Relationship between arterial and portal vein immunoreactive glucagon during exercise.

Wasserman DH, Lacy DB, Bracy DP
J Appl Physiol (1985). 1993 75 (2): 724-9

PMID: 8226475 · DOI:10.1152/jappl.1993.75.2.724

The importance of changes in glucagon in the regulation of hepatic glucose production (Ra) during exercise has been questioned, as an increase in arterial immunoreactive glucagon (IRG) is not always detectable. However, IRG in the portal vein (PV) and not in the artery is most relevant, as flow through PV is approximately 80% of liver blood flow. To assess the extent that arterial IRG reflects the levels the liver is exposed to in PV, dogs (n = 5) were implanted with catheters in a carotid artery, hepatic vein (HV), and PV. Dogs were studied > or = 16 days later during rest and 150 min of moderate treadmill exercise, with indocyanine green and [3-3H]glucose infused to assess hepatic plasma flow (HPF) and hepatic Ra. IRG was 66 +/- 7, 73 +/- 8, and 81 +/- 7 pg/ml in the artery, HV, and PV at rest; it rose at 10 and 150 min of exercise to 89 +/- 9 and 127 +/- 13 pg/ml in the artery, 106 +/- 17 and 186 +/- 21 pg/ml in HV, and, by considerably more, to 153 +/- 20 and 261 +/- 25 pg/ml in PV. HPF fell by approximately 30% with exercise. The fall in HPF accounted for < 11% of the increased arterial-to-PV IRG gradient during exercise, with increased splanchnic IRG release comprising the remainder. Ra was linearly related to IRG levels in the three vessels.(ABSTRACT TRUNCATED AT 250 WORDS)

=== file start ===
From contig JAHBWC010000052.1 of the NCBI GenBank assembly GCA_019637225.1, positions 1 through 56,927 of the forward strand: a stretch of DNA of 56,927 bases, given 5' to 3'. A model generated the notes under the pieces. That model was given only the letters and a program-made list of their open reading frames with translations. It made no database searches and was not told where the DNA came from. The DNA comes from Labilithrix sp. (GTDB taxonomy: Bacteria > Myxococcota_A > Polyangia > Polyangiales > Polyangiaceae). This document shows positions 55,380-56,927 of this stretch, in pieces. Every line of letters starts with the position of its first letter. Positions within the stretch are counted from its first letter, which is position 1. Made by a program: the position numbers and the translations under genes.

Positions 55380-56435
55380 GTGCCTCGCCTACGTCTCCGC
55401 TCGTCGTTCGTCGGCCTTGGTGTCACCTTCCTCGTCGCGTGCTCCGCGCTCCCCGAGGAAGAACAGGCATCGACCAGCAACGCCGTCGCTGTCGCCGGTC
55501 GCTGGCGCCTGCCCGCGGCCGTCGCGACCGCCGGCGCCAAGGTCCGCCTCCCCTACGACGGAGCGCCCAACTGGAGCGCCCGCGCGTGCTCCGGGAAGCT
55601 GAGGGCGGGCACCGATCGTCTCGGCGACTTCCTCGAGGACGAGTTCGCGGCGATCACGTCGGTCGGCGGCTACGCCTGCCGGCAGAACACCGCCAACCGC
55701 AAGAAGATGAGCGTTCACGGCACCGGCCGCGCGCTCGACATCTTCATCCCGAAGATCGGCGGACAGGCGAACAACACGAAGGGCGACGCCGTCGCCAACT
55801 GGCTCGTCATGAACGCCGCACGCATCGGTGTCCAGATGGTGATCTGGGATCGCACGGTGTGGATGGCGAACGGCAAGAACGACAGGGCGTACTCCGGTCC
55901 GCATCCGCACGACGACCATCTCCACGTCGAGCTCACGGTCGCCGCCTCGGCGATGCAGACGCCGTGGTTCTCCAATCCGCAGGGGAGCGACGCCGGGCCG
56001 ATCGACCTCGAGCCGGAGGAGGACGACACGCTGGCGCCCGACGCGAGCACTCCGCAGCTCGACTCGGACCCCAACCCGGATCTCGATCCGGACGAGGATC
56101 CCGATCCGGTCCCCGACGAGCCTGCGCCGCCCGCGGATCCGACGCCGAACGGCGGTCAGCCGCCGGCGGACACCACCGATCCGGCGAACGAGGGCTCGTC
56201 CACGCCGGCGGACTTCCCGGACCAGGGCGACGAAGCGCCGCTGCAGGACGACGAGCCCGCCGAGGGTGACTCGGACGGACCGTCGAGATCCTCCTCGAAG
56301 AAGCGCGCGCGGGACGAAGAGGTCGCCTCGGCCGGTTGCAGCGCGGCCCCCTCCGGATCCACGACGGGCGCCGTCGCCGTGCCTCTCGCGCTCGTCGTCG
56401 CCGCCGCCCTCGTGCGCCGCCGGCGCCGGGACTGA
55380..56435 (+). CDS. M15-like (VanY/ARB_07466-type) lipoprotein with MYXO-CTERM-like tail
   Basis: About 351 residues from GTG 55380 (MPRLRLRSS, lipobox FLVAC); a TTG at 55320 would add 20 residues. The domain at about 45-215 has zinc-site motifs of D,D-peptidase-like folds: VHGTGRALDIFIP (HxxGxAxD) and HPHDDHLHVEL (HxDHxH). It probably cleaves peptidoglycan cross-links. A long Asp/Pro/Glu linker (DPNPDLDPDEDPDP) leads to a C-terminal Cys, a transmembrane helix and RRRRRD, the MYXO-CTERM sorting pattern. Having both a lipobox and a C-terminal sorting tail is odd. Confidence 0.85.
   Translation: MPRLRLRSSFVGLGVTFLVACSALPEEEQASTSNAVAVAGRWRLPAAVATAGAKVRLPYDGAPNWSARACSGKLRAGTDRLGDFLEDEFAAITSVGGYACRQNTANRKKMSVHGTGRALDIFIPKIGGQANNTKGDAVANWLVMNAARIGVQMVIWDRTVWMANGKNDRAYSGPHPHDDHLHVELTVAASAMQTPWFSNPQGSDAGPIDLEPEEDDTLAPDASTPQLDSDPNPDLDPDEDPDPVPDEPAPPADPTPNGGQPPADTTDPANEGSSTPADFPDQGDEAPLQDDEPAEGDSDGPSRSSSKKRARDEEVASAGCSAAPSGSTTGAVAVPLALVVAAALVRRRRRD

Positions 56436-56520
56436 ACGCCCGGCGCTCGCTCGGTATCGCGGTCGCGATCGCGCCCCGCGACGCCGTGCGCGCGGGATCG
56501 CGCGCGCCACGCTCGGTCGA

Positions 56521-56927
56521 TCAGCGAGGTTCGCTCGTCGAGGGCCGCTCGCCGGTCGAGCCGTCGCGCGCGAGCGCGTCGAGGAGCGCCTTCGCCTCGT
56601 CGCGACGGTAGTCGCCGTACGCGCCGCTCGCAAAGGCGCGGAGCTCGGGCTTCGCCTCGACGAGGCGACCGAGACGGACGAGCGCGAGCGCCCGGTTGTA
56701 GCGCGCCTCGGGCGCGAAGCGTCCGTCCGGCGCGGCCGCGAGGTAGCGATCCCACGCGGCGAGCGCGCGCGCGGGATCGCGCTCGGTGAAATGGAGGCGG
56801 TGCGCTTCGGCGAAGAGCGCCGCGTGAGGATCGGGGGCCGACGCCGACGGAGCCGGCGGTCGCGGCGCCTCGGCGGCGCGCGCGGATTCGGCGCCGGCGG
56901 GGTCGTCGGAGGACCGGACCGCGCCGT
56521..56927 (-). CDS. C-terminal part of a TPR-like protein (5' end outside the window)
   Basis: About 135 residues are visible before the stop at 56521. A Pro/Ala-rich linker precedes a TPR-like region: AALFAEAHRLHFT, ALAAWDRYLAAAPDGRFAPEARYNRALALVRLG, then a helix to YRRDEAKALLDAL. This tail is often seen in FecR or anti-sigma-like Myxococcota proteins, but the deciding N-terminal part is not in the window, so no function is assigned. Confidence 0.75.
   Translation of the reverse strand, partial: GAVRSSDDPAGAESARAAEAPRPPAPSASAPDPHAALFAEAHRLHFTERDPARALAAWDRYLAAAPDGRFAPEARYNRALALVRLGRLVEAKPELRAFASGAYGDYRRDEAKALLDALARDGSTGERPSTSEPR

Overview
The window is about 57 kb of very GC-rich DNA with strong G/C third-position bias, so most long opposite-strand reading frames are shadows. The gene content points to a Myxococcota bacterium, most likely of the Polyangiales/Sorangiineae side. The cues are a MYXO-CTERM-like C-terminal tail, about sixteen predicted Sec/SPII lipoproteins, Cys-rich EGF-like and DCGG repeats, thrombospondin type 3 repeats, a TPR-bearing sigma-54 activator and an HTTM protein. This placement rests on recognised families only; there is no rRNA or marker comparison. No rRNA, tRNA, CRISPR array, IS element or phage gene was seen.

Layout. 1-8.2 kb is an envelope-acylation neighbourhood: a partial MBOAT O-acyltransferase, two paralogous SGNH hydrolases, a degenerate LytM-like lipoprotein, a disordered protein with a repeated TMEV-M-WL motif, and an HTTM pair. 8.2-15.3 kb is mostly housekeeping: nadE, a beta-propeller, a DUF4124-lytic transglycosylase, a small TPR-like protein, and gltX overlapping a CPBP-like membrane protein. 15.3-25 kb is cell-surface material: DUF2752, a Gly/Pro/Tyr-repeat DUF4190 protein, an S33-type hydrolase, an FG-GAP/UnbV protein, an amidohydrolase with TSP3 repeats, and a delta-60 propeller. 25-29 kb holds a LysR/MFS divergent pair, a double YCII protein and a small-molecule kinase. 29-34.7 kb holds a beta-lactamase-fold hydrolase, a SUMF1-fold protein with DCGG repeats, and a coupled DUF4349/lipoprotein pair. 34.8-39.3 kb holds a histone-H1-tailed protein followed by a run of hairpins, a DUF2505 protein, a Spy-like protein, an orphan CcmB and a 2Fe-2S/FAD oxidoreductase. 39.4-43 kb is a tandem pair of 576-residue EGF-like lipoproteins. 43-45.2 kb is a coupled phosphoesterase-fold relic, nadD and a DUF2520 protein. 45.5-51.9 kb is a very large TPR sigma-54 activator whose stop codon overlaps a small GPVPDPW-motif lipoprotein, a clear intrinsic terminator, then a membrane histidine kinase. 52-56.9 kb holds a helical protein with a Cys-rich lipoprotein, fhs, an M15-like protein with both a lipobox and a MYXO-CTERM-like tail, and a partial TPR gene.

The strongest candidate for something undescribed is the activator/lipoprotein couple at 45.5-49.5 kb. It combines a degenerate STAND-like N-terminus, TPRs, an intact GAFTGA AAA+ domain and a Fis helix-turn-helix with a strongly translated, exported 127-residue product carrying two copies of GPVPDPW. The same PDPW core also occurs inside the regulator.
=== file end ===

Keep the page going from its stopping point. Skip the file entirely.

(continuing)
MeSH Terms (10)

Animals Arteries Blood Glucose Dogs Glucagon Hepatic Veins Liver Liver Circulation Physical Exertion Portal Vein

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